A Feeling Of Comfort

Canada - Vancouver

When you hear of someone you know moving abroad you automatically picture this life of sun, sea, mountains, adventure and wealth. You think of how much fun and excitement they must feel getting prepared for this life changing adventure, hopping on that plane with a one-way ticket out of their hometown. “They’re better off out of this place” some say, “Sure there’s nothing at home for them anymore” others say. “We will talk every single day” friends say. Then they hop on that plane and their gone.

Then that person becomes you. You wake up one morning deciding you want to escape your hometown and hop on that one-way ticket to somewhere far away. For us we chose Vancouver, Canada.

We applied for visas, purchased our one-way tickets, packed our bags, got engaged (big surprise) and one week later were saying our goodbyes at Dublin Airport departures. This is a feeling I will never forget or never get used to. Sitting in the car for the 45 minutes it takes to get to the airport knowing you have this short window of time to get the last of the hugs and I’ll-miss-yous is heartbreaking. You walk through those gates and don’t dare to look back because you’ll catch your mother’s eyes and fall apart all over again. Strangers in the line at security give you that look of concern knowing too well how you feel. You go through security and it’s all so real.

Landing in a new country, proving you are legal to be there and work there. The 2 years begins. You grab your bags and the excitement and anxiety comes rushing in. You stay with friends, gratefully, while they help you get set up with bank accounts, identifications, somewhere to live, finding your local grocery shop and pharmacy, figuring out price differences and furnishing an apartment from scratch. Very soon everything becomes normal but two weeks of being in this new place you realise the pandemic is very real. The search for jobs becomes difficult which leads to taking jobs you hadn’t pictured yourself in. You start to adapt to this new world taking it step by step with all the restrictions of Covid. You find your bubble and maintain it until they lift restrictions a little just in time for summer.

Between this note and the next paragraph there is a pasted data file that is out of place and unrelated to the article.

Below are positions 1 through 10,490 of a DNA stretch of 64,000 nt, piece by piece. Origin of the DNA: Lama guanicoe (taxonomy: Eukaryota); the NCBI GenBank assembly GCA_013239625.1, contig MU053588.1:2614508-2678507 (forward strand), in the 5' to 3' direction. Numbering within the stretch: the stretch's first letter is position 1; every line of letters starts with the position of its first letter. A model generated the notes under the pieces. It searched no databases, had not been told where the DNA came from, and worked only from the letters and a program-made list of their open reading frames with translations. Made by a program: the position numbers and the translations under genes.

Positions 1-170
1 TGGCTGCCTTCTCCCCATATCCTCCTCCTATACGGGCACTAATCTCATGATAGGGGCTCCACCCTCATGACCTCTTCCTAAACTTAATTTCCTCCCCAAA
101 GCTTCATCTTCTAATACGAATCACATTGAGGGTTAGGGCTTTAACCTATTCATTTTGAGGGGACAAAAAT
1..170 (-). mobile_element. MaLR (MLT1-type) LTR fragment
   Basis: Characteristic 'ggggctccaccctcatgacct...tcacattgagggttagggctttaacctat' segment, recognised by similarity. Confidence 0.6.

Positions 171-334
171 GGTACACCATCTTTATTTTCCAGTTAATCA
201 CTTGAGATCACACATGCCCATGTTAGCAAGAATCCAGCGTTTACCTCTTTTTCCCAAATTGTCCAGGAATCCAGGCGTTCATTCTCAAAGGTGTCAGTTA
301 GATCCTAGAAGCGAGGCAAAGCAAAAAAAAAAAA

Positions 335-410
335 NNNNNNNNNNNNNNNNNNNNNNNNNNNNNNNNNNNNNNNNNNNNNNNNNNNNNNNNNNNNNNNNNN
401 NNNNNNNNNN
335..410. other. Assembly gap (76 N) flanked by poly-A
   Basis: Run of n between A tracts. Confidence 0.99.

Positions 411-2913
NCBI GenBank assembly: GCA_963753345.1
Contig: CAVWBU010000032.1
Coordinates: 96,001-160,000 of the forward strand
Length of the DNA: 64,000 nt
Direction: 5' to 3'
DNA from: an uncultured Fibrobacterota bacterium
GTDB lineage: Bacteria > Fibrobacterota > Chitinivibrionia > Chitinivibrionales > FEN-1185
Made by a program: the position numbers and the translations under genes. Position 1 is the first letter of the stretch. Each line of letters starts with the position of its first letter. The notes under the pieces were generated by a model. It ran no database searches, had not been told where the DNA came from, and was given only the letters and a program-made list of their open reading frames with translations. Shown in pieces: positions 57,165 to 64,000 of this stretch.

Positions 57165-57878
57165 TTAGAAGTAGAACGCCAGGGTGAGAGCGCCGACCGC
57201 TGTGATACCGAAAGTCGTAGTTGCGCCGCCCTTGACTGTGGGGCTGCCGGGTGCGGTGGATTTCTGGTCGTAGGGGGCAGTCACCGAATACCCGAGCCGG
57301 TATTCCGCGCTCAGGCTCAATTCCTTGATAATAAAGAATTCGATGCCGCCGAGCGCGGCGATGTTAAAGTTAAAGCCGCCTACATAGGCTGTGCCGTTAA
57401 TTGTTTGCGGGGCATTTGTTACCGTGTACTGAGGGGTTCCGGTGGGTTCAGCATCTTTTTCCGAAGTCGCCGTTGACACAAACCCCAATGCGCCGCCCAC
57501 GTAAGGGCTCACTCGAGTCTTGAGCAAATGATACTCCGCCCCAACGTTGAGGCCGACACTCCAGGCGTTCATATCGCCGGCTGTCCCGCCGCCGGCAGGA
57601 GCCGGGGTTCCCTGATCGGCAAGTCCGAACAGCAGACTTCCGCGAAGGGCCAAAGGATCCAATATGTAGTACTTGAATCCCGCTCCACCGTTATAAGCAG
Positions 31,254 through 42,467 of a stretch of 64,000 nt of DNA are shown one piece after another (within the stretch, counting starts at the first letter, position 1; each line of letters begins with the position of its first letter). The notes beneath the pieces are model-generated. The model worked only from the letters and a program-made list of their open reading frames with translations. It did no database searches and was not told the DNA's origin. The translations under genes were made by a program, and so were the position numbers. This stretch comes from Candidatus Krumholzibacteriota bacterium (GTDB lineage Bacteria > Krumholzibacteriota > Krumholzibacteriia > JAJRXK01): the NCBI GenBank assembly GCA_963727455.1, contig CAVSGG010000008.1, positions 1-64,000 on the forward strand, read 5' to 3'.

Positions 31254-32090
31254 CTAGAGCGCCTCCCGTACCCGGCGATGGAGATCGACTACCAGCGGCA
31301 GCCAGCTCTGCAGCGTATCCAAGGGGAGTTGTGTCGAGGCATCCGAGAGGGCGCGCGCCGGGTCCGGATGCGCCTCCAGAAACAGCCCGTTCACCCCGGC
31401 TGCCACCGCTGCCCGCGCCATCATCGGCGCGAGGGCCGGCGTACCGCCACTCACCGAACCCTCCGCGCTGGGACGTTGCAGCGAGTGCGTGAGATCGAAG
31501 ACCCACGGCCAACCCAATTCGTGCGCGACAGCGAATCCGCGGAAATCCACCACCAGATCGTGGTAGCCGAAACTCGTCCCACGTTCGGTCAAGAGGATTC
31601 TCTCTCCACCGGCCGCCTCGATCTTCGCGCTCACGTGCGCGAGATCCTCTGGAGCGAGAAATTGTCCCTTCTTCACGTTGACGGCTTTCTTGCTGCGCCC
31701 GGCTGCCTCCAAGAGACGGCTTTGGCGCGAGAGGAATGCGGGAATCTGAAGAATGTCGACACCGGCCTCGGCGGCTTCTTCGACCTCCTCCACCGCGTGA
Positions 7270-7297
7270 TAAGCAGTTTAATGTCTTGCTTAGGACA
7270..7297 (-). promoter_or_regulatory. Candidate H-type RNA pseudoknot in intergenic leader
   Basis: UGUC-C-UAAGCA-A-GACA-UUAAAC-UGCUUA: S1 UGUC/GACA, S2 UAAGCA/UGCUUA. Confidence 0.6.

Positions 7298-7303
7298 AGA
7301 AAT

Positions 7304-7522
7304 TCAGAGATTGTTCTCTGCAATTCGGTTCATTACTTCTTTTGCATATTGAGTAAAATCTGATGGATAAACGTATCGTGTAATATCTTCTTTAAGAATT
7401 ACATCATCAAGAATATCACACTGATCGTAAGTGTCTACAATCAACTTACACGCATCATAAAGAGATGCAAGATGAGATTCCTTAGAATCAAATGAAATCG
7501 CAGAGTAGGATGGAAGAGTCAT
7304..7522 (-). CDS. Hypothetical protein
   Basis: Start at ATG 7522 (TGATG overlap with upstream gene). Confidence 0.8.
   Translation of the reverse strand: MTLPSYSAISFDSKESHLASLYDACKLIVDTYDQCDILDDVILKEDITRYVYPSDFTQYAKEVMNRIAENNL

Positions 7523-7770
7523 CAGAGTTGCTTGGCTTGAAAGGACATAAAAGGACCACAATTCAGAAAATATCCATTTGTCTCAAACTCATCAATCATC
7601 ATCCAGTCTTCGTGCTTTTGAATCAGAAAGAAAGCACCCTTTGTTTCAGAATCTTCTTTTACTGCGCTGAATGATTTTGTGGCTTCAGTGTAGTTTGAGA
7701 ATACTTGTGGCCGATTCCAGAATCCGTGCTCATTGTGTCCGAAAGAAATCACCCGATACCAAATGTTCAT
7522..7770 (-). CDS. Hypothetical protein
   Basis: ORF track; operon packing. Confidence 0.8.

Trips are planned all summer consisting of camping trips, road trips, hikes, BBQs, late night drinks on the beach, all within our bubble, of course. Summer flies by and before you know it you hit the Christmas rush, realising you are not flying home because borders have been kept closed.

Christmas for us Ex-pats usually consists of gathering as many Irish friends together to recreate our mammies’ best bits from the Christmas dinner and bringing it to one house to gather as a family and do our best to beat the blues of not being with our families on that day.

Homesickness is something not a lot of people talk about; it’s assumed we just live a lavish life abroad 24/7 and don’t get down days. We keep ourselves occupied with work and activities to keep our minds busy and not think of the homesickness. Cooking up something Irish or making a cup of Lyons or Barrys, or even sticking on an Irish tv show to just get that homely feeling for a few minutes. The Facetimes help but also can make it worse some days; hearing of your family all gathering together without you can be upsetting but we carry on.

For now, we just sit and wait and count the days until we hop on that flight at Christmas.

Another Spring, Summer & Autumn pass and now you are on countdown to finally being able to go home for Christmas, you tell your family over Facetime, they cry with joy as the wait has been far too long and the distance even longer. You begin to imagine the feeling of the plane landing on the Dublin Airport runway, but you know it will be a different feeling to when you were leaving.

It’s a feeling of comfort that you cannot wait to feel. You can see the long walk through the airport to arrivals and the excitement of looking for your family in the crowd, the embrace of your family and the sheer relief of knowing you are together again.

With all this also comes a fear, a fear of knowing you are only home for a short time, a fear of seeing how life has progressed at home without you. You see how much older your relations have gotten; you realise certain faces won’t be there at Christmas because they’re now looking down on you from above. The fear of not knowing what the next year will hold and when you will get home again, but with this comes hope. Hoping that family and friends will finally be able to travel and visit you and see the life you have so proudly set up for yourself in this whole other place and making the next time you fly home not feel so long. Hoping that the world we have learned to adapt to can feel somewhat normal again.

For now, we just sit and wait and count the days until we hop on that flight at Christmas.


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